Wednesday, October 28, 2015

Just a Small Taste of Bluff, UT

Bluff is a tiny south eastern Utah town in the San Juan River valley founded in 1880 by 70 Mormon families. These families had spent the previous winter making a harrowing 250 mile journey from Parowan, UT to the San Juan River valley, overcoming enormous obstacles in order to answer their calling. We learned their story, from their descendants, at the Bluff Fort Historic Site.

Hans and I first heard of Bluff from our friends John and Pam, who have visited twice and rave about the fascinating hiking among ancient ruins in this area. Before the Mormons arrived, the area was inhabited for hundreds of years by Native Americans and the remains of their home sites can be found in numerous canyons all across south eastern Utah.

We only had two nights in Bluff, but that gave us one full day to get a feel for the area and gain an appreciation for the endless opportunities for exploration around here. One can drive a lot of miles seeking ancient ruins in Utah but we chose to stick close to town and explored the Butler Wash area immediately east of Comb Ridge.

Comb Ridge is a huge monocline running 80 miles from Kayenta in northern AZ to the Abajo mountains near Blanding, UT. The west side of the Ridge is a sheer cliff but the east side is split by numerous box canyons, some with flowing springs...perfect habitat for ancient peoples to thrive.

Butler Wash road is a decent dirt road with a number of known Native American sites to explore, but you need details to find them...details such as exact mileage to the trail head. Once you arrive at that exact location there are no signs saying you've reached the location of a particular site, there might be a single fiberglass trail sign without any specific details. We used this link to find the three sites we visited, but a detailed book about the area would be much better.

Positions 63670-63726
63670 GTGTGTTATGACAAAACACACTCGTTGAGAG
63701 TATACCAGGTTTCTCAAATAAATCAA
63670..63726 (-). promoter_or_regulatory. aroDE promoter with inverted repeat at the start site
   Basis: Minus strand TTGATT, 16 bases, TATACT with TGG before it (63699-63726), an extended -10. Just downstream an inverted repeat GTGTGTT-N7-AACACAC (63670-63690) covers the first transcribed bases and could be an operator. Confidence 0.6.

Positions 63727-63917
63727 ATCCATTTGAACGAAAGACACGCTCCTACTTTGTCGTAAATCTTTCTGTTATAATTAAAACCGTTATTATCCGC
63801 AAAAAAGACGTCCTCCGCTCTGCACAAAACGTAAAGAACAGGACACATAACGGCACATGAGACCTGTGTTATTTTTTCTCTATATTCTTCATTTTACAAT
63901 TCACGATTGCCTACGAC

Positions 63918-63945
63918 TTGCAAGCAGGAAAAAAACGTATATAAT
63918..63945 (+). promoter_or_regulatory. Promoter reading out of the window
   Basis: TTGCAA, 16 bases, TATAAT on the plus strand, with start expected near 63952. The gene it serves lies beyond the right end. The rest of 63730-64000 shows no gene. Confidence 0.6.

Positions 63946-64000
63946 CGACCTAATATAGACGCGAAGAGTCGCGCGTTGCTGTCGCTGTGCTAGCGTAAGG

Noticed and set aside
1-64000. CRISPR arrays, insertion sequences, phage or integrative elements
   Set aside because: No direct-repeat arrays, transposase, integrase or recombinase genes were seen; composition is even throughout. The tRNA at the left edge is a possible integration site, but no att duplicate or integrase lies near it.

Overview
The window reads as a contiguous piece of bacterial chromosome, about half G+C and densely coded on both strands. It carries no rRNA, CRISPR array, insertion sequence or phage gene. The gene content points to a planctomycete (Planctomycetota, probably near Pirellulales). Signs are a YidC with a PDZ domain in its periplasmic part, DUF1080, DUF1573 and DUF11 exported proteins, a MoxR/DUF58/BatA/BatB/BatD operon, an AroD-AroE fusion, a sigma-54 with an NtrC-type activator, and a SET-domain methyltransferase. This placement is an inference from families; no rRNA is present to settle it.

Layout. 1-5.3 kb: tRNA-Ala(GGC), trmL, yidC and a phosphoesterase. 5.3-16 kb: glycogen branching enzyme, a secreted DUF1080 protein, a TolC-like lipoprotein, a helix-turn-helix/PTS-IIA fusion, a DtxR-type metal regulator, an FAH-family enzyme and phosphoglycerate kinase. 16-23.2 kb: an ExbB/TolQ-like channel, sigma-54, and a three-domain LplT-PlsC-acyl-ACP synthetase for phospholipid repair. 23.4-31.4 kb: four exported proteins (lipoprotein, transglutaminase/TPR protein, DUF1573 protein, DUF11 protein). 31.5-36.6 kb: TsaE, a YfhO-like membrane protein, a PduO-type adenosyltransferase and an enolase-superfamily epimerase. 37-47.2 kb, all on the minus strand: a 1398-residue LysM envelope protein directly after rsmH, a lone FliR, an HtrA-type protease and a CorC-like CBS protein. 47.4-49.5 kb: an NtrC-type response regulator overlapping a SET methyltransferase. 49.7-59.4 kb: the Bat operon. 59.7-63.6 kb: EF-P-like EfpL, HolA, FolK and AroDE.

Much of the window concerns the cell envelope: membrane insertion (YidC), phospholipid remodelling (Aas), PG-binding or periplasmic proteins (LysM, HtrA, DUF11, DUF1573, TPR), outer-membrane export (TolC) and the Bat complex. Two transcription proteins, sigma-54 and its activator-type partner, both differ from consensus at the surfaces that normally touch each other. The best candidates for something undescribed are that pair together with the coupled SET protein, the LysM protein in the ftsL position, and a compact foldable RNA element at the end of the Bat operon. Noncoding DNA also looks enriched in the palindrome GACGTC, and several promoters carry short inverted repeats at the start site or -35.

We visited the Wolfman Petroglyph Panel, Monarch Cave Ruins and what we thought would be Split Level Ruins but turned out to be some other minor ruins. We learned that the canyons are full of dense foliage and long pants would be ideal for future explorations of the area, there can be lots of bushwacking! It is easy to see that we could pick a different canyon or two every day and work our way up Butler Wash Road...and that is just one small part of a huge area full of ancient ruins to find!

View up Butler Wash with Comb Ridge on the left.

Ancient ruins in the wall of Butler Wash near the Wolfman Petroglyph Panel.

We scrambled along the edge of the wash wall to reach the Wolfman Panel.
We saw very few people on Butler Wash Road, this site is closest to the highway so it gets the most visitors.

The Wolfman?

These are thought to be made by Basketmaker Anasazi.

Moving on down the road we came to what we hoped was the Monarch Cave Ruins trail. We were happy to see a trail sign, even though it had no site information, and an actual trail. The foliage was dense as we made our way into the canyon.

No details, just a trail marker, it'll lead us to something...

At the head of the box canyon we found Monarch Cave Ruins!

Looking back up the canyon from the site.

There were lots of pot sherds, corn cobs, grinding holes and metates.

Most of the pictographs were hand prints.

Next we drove to what we thought would be Split Level Ruins trail. We had a trail marker and a trail to follow, though it did not lead us to the expected ruins. Not a problem, the walk was beautiful and it was fun to explore a canyon not knowing what you might see around each turn!

Heading towards Comb Ridge.

Very dilapidated ruins.

It was a gorgeous day for exploring.

We stayed at Cottonwood RV Park in Bluff. It's a nice little park that was nearing the end of its season, with only a handful of sites taken. Full hookups and a picnic table at each site. We had okay 4G Verizon signal with our booster, the parks wifi was useless.

Much time can be spent in this corner of Utah searching for ruins among the dramatic landscapes. In the future we'd likely hop around to different areas such as Bluff and Blanding and Cortez, CO, spending a little time in each exploring. A high clearance or 4x4 vehicle is needed to really get into the back country around here.